Steve781
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Default Draggin' Jeans Fit

The standard draggin' jeans fit is very close to a pair of 501's except that they run about an inch smaller in the waist. I've been wearing a pair for a years or so now and am pretty happy with them. I have not yet crashed in them, but I'll update you on them if I do. I understand the need to be somewhat snug fitting to keep the kevlar in place, but even though they are an inch larger nominal size than my levi's, these jeans serve as my canary in the cave that I am starting to gain weight. They seem to hold up well to repeated washings. Oh, and the cut of the jeans makes my butt look fast.
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Old 05-22-2004, 06:05 AM   #18
scottlit
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Default Re: Draggin' Jeans Fit

Do I dare ask what it means to look like you have a fast ass?
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Old 05-22-2004, 07:06 AM   #19
bigjames
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Default Re: Casual Protective Gear

You know, a while back Englands MCN had a review of crash worthy clothing. One of the things they tested, with lots of failure was Kevlar based clothing, including Dragon (whatever) Jeans. After the tests they contacted the folks who make Kevlar (Dupont I believe) and they stated that kevlar was not designed for this use. Makes great drive belts though... Consequently, the jeans did not get a CE designation! Far as I know, they still don't and cannot be sold in Europe as protective clothing! Folks, there are lots of suits and real riding apparel out there. Spend the bucks and get on that fits and works!! Better yet, don't crash. I can tell you from mine back in January, crashing sucks, don't do it. I get the metal out of my knee in July. Still riding and will after the knee heals, after round 2 of surgery.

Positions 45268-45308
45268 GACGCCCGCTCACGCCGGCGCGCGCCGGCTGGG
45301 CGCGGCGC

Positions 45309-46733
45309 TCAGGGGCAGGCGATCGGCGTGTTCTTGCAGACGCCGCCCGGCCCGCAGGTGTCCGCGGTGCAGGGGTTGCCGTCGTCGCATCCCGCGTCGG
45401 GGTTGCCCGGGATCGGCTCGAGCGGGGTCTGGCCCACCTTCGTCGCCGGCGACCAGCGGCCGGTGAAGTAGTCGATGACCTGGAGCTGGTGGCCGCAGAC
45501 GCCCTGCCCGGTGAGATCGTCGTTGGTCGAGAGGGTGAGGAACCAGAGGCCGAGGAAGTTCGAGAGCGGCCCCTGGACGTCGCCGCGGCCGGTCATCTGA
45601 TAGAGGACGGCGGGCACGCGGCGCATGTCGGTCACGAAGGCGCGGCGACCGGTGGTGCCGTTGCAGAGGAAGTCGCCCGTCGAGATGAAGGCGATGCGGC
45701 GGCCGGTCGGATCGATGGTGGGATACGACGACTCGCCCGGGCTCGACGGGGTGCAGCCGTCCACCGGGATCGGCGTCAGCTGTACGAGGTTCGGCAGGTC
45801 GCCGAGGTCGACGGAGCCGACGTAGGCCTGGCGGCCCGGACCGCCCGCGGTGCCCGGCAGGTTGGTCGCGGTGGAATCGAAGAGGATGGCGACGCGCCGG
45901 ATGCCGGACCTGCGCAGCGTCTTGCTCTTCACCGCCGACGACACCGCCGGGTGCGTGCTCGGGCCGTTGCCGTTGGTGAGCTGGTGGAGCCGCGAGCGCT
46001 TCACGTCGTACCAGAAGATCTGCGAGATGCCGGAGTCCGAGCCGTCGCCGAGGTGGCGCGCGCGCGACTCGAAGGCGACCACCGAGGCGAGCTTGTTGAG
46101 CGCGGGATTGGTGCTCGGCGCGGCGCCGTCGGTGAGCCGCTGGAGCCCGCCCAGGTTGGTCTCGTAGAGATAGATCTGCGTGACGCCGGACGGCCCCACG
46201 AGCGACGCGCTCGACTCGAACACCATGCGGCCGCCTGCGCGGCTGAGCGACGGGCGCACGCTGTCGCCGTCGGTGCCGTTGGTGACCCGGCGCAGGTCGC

Bought a Fieldsheer Highland Suit to replace the suit (that was great for cold, but lousy for crash) that was cut off of me by the fine folks at Grady Memorial Hospital in Atlanta (wht do they have to call it memorial?). Made of stuff designed to be scraaaape resistent and has body armor. No, I am not volunteering to test its crash worthiness, but will let all know if I inadvertently do...and how it did... If you want the protection, jeans ain't gonna do it, doesnt matter what they are ''fortified" with! We enjoy a wonderfully insanely dangerous sport. Either just accept that and deal with the consequences or spend the bucks and do what you have to do to protect yourself. Depending on the temperature (sorry, over 90 degrees, ther suit stays home. Have to balance heat stroke versus crash worthiness) I just accept it and ride....



Matter of fact, why am I sitting here writing this. There are 3 bikes waiting to be ridden, BYE....
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Old 05-22-2004, 08:18 AM   #20
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Default Re: Casual Protective Gear



On that note, does anybody know anything good, bad, or indifferent about Alpinestars Air-Flo Mesh pants, particularly their crash worthiness? They've got what looks like a good deal on them on New Enough, and after sweating my ass off going to and from work on Thursday, I'm looking for any way I can to help shed heat.</p>